Allen’s attorneys said that the company’s attempts at relating the incident to past sex scandals were “vexatious, oppressive, harassing,” and not relevant. (USA Today)

Allen’s relationship with actress Mia Farrow ended in 1992 when she discovered that Allen was having an affair with her oldest adopted daughter, Preven, who was 22 at the time. Allen and Previn married in 1997.

April 18, 2009

Craigslist Casual Encounters Cast Under Spotlight

Craigslist, the online classifieds website, has come under scrutiny once more for its “Casual Encounters” section which allows users to search for anything from casual sex partners to one-night-stands.

According to Craig Newmark, the founder of Craigslist, the Casual Encounters section of the website “was created in response to user demand for a section that allowed for a wide range of personal meeting and relationship options.” (New York Times)

Basically, the users asked for it so Craigslist delivered.

The forum, which was introduced in 2000, provides users to choose from personal advertisements posted by gay, straight, male and female members. Ads in the Casual Encounters section make up 2 percent of all Craigslist postings.

Questions and concerns regarding the legitimacy and legality of such personal advertisements, however, have placed the Craigslist Casual Encounters section under the spotlight once again.

On March 5, Sheriff Thomas Dart of Cook County, Ill., said at a news conference that the site was the “largest source of prostitution in America,” and filed a civil lawsuit to get Craigslist’s erotic personals shut down. (Wall Street Journal)

“They’ve actually catered their site so it facilitates (prostitution), where you can actually and more specifically and quickly get to what you want,” Dart said. “How is that different than somebody who’s aggressively and actively working with a pimp to try and get the words out about the women working for him?” (Wall Street Journal)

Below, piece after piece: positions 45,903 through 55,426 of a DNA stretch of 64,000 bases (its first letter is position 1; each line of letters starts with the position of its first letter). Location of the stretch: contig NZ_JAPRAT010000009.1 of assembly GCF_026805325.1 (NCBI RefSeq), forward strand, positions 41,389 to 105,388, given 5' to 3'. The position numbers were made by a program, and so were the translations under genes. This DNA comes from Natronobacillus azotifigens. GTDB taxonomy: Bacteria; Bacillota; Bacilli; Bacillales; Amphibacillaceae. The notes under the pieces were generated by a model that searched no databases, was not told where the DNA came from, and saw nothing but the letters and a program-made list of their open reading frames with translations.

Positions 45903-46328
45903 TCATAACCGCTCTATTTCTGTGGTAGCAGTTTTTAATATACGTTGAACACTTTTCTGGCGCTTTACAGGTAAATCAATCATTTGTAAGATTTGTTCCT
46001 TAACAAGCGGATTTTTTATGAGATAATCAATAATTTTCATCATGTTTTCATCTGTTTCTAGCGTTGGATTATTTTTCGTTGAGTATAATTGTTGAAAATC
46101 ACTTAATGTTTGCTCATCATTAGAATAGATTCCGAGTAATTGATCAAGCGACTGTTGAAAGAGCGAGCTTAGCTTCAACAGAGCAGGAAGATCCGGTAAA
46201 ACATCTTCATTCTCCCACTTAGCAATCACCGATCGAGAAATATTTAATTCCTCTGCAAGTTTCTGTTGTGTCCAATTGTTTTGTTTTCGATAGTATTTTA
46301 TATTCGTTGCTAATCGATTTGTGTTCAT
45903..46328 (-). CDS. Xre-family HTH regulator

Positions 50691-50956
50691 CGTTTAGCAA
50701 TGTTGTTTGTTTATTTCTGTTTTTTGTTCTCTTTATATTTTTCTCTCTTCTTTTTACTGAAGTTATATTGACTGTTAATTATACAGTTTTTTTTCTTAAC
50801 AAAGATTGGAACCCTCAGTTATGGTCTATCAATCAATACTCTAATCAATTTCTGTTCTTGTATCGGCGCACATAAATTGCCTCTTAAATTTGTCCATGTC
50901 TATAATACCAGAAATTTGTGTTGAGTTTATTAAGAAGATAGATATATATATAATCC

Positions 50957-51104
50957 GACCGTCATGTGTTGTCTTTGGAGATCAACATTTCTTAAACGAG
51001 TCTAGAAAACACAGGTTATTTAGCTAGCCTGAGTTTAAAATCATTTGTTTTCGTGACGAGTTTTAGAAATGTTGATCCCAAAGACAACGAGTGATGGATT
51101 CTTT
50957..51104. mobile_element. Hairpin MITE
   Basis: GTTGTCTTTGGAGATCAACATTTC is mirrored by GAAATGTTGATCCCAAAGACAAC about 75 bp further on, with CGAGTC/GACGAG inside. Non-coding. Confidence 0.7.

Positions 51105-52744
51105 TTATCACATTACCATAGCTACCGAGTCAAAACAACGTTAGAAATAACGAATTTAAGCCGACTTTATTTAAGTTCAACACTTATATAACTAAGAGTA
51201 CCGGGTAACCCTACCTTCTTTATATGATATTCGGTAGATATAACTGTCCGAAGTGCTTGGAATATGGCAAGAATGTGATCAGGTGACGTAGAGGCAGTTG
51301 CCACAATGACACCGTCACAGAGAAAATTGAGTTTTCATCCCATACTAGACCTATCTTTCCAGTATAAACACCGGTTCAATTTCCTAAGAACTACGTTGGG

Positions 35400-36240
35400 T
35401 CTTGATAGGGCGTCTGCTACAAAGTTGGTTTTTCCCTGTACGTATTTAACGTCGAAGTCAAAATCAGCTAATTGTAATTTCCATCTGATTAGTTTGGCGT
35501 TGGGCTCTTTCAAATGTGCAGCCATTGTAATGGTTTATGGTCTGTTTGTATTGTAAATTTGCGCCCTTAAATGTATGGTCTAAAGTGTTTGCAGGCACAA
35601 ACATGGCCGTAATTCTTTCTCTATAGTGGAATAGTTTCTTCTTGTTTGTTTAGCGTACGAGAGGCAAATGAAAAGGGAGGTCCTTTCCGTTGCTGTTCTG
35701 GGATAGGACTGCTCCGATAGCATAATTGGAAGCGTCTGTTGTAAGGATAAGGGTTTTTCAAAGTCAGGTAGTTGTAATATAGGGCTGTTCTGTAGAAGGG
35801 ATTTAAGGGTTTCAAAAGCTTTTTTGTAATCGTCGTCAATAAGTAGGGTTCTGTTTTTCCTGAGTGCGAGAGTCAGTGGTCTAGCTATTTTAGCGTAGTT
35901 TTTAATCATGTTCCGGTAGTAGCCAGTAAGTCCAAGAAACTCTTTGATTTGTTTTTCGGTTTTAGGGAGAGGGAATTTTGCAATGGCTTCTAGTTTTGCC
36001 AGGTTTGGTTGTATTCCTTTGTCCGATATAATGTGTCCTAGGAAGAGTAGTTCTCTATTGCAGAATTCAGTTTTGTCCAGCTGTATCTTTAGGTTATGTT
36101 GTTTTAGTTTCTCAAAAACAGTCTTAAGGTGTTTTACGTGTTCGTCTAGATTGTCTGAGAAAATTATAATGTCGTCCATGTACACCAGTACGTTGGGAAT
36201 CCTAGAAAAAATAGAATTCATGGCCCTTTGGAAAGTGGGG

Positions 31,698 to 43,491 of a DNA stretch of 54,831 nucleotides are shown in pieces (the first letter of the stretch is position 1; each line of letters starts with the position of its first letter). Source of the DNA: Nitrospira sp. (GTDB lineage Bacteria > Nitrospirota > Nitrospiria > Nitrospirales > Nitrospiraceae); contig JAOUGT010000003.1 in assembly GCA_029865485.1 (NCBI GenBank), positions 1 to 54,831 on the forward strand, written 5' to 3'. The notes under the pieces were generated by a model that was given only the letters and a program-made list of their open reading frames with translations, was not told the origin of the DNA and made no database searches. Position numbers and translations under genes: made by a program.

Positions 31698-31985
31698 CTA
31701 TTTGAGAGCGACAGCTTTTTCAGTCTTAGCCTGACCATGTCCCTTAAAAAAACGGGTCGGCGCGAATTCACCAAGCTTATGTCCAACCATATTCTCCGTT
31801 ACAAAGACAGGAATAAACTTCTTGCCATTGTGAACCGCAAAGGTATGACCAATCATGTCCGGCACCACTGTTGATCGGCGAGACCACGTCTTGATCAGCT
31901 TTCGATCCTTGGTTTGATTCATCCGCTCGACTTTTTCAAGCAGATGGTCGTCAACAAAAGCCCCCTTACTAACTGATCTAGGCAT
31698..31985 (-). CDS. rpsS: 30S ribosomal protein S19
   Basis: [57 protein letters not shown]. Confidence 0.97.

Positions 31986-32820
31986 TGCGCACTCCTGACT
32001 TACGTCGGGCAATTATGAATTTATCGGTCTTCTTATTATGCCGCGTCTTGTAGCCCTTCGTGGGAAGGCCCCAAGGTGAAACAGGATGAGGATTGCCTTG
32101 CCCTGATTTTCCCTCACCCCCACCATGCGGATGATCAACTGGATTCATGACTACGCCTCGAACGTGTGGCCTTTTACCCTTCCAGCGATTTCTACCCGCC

Prostitution on the site is a reality that no one is arguing with. According to the New York Times, in 2006 Nassau County set up a prostitution sting on Craigslist that routinely arrested prostitutes who were using the site. Craigslist responded to the investigation by charging a $5 fee and required the posting of phone numbers for anybody offering erotic acts. A statement released by the company said that the change resulted in an 80 percent drop in postings to that section.

So who should be held responsible for the posting of such advertisements in the first place? Since Dart’s news conference in May, a federal court has ruled that the site is immune to any liability for what a third party posts, so long as the site doesn’t directly help to create the content.

In a blog post by chief executive of Craigslist, Jim Buckmaster said that the site does not tolerate illegal activity and supported the fact that Craigslist has taken steps to try and reduce the amount of illegal activity that is currently taking place. (Wall Street Journal)

Although solicited sex online will continue to cause controversy until regulations ban the offerings of such acts, the Casual Encounters section of Craigslist will continue to function and flourish, constantly under the spotlight.

Maple Grove Man Charged with Animal Murder

A Maple Grove man has been charged with the mistreatment and abuse of his girlfriend’s cats after one cat had to be euthanized by veterinarians.

The Dakota County District Court charged Ryan J. Wolcott, 24, with the "abandonment of one or more cats, which is a misdemeanor, and with mistreatment of an animal, a felony.” (Star Tribune)

Two of the cats belonging to Wolcott’s girlfriend, who remained unnamed in court documents, disappeared after Wolcott moved in with her in early 2008. A third feline, a kitten was also allegedly mistreated by Wolcott when court documents state that Wolcott put pepper spray on his fingers and then rubbed the kittens’ eyes. (Pioneer Press)

The kitten also disappeared.

A fourth cat named Mayzie was brought to an Eagen veterinary clinic by Wolcott’s girlfriend when she found the cat unresponsive several days after a brutal beating in November that left the cat with severe head and abdominal injuries and bruising.

The incident, which resulted in the animal’s euthanization, prompted an investigation by the Eagen Animal Control Office after Wolcott’s girlfriend told the veterinary clinic she thought her boyfriend might be responsible.

Wolcott has since admitted to squeezing and hitting the cat against the side of the bathtub and possibly the faucet. (Star Tribune)